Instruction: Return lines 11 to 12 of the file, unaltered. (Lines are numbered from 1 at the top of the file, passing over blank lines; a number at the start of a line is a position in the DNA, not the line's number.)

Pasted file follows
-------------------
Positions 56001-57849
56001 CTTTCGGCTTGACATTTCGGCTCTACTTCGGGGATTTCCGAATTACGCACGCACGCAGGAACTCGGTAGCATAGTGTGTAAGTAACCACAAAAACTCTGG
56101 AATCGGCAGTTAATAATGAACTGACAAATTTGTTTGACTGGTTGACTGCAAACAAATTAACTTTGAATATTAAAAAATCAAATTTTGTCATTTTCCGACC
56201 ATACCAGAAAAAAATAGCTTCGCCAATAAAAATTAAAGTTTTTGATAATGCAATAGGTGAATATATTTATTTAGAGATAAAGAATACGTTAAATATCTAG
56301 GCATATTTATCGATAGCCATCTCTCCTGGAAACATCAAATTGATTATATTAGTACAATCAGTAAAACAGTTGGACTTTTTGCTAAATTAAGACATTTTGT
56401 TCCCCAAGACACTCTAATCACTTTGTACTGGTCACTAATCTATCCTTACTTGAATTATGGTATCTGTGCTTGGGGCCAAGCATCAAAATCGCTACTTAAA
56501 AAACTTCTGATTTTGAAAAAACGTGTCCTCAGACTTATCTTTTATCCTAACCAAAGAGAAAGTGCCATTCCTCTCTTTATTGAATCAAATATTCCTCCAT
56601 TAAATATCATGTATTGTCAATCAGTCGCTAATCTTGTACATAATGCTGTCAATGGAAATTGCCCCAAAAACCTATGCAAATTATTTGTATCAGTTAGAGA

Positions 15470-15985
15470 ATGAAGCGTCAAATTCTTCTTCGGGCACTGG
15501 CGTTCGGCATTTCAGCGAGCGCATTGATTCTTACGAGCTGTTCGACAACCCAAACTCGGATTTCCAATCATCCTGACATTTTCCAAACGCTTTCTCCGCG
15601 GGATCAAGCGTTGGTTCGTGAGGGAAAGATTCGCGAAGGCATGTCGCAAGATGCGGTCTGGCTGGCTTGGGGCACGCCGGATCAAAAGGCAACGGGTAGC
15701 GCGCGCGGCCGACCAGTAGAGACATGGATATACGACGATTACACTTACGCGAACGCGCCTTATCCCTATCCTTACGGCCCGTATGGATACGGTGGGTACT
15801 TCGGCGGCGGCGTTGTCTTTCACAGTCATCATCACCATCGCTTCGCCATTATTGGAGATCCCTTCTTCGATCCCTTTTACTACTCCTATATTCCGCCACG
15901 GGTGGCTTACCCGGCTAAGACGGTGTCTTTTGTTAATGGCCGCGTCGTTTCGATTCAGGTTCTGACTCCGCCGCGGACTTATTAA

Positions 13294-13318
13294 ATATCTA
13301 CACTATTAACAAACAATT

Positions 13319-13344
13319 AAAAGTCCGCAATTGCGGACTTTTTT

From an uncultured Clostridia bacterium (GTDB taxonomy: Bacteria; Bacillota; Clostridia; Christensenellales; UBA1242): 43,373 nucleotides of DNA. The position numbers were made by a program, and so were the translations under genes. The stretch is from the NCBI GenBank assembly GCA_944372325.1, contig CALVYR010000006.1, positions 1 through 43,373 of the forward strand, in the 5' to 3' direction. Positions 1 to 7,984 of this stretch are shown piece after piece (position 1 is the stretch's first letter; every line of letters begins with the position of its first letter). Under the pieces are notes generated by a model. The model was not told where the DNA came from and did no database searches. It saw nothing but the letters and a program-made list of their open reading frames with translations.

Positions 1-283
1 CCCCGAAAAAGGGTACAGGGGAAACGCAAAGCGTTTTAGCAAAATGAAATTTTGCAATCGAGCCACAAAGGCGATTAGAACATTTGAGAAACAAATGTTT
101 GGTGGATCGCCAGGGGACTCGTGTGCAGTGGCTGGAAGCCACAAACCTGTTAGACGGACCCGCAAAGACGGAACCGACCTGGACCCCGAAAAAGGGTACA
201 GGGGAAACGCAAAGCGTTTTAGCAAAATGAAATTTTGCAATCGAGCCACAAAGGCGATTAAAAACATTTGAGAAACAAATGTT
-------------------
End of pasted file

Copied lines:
15501 CGTTCGGCATTTCAGCGAGCGCATTGATTCTTACGAGCTGTTCGACAACCCAAACTCGGATTTCCAATCATCCTGACATTTTCCAAACGCTTTCTCCGCG
15601 GGATCAAGCGTTGGTTCGTGAGGGAAAGATTCGCGAAGGCATGTCGCAAGATGCGGTCTGGCTGGCTTGGGGCACGCCGGATCAAAAGGCAACGGGTAGC